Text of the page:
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Failed Lung Cancer Drug May Fight Breast Tumors

Iressa showed promising results in preliminary trial

MONDAY, May 16, 2005 (HealthDay News) -- The lung cancer drug Iressa may one day have a role to play in treating breast cancer patients.

Giving Iressa (gefitinib) to women with early breast cancer before surgery could shrink the tumor, claims a small study appearing in the May 17 online issue of The Lancet Oncology.

The findings are unlikely to translate into gains for women any time soon, however, experts say.

"This is a proof of concept that there might be clinical activity with this drug, and that's of interest," said Dr. Harold Burstein, a member of the breast oncology center at Dana-Farber Cancer Institute in Boston. "But it's certainly nothing that obviously changes the natural history of the disease or improves clinical endpoints such as helping patients have better surgical choices."

"It's an interesting observation, but we can't say it leads to something women should be doing tomorrow," added Dr. Len Lichtenfeld, deputy chief medical officer at the American Cancer Society.

Iressa was initially developed by drugmaker AstraZeneca as a treatment for lung cancer, but it failed to meet expectations. The National Cancer Institute ended its Phase III clinical trials of the drug just last month because it failed to prolong patients' lives. The company, which funded this trial, seems to be looking for alternate applications for the drug.

The majority of breast cancers are estrogen receptor-positive. Within this category, tumor cells that test positive for another receptor, epidermal growth factor receptor (EGFR), have a worse prognosis.

Often these women are treated with hormones before surgery to shrink the tumors. However, that therapy is not always effective and, when it is, it takes a long time to work. Chemotherapy is another option, but it can come with nasty side effects.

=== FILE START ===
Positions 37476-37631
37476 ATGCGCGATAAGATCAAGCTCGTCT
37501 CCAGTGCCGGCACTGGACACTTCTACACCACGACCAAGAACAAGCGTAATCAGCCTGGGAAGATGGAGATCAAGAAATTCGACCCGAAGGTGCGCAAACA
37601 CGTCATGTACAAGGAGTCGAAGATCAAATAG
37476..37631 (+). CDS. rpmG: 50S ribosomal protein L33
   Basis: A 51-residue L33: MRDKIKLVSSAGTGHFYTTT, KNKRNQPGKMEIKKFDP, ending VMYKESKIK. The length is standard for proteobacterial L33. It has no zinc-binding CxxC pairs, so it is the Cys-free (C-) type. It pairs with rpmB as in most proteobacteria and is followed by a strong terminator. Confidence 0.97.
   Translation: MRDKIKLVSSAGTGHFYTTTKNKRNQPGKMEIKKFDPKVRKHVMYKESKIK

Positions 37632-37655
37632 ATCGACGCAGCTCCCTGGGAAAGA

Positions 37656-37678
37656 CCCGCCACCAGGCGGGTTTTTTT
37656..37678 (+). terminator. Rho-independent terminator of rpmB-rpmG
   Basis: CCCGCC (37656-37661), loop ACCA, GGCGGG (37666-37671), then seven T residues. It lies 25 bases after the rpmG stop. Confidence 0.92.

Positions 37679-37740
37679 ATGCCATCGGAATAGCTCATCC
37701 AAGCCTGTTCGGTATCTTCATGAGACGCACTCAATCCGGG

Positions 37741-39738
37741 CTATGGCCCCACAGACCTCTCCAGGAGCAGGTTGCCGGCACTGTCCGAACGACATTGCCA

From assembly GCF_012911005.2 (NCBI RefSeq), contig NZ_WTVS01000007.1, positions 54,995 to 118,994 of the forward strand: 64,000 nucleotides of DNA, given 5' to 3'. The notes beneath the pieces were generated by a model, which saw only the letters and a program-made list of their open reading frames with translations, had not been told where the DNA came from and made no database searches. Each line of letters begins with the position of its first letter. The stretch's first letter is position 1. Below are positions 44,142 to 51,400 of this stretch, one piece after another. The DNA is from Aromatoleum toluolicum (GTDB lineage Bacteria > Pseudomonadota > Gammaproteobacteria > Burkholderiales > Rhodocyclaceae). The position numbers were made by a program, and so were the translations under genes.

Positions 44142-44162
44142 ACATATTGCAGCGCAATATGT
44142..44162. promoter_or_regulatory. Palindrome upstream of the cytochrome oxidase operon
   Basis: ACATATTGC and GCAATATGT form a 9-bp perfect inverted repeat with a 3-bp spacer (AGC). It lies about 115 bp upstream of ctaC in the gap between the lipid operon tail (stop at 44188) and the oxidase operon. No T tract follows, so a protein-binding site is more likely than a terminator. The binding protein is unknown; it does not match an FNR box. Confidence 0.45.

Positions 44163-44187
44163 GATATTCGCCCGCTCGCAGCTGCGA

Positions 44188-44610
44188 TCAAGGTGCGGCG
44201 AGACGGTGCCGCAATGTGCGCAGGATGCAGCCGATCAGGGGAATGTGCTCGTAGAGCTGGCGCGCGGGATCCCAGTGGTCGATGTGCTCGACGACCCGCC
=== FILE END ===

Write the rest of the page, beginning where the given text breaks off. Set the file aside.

The authors of the current study speculated that inhibiting EGFR with Iressa while simultaneously administering a second type of drug -- called an aromatase inhibitor -- to lower the amount of estrogen in the body might be of therapeutic benefit.

The study involved 56 postmenopausal British women with breast cancers that were both estrogen receptor-positive and positive for EGFR. The women were recruited from hospitals in London.

The investigators assigned the women either Iressa plus Arimidex (anastrozole, an aromatase inhibitor) or Iressa plus a placebo for four to six weeks before surgery.

Tumor size was reduced by 30 percent to 99 percent in 12 of 22 women assigned the combination therapy, and in 14 of 28 women assigned Iressa and the placebo alone. The effect began to show up within four weeks of starting the medications, the researchers say.

Both treatment regimens also inhibited EGFR, they add.

The study authors believe this approach might encourage tumor shrinkage, which in turn might mean less extensive surgeries for patients.

For the time being, however, the main impact of this trial may be as a "gatekeeper" study, providing a rationale for further research.

"We are always looking for ways to bring new therapies to bear, to help breast cancer patients do better," Burstein said. "These are provocative data suggesting that the EGFR pathway may be valuable in controlling cancers, and certainly warrants further study."

More information

The National Cancer Institute has more on breast cancer.

SOURCES: Harold Burstein, M.D., Ph.D., member, breast oncology center, Dana-Farber Cancer Institute, and assistant professor, medicine, Harvard Medical School, both in Boston; Len Lichtenfeld, M.D., deputy chief medical officer, American Cancer Society; May 17, 2005, The Lancet Oncology online
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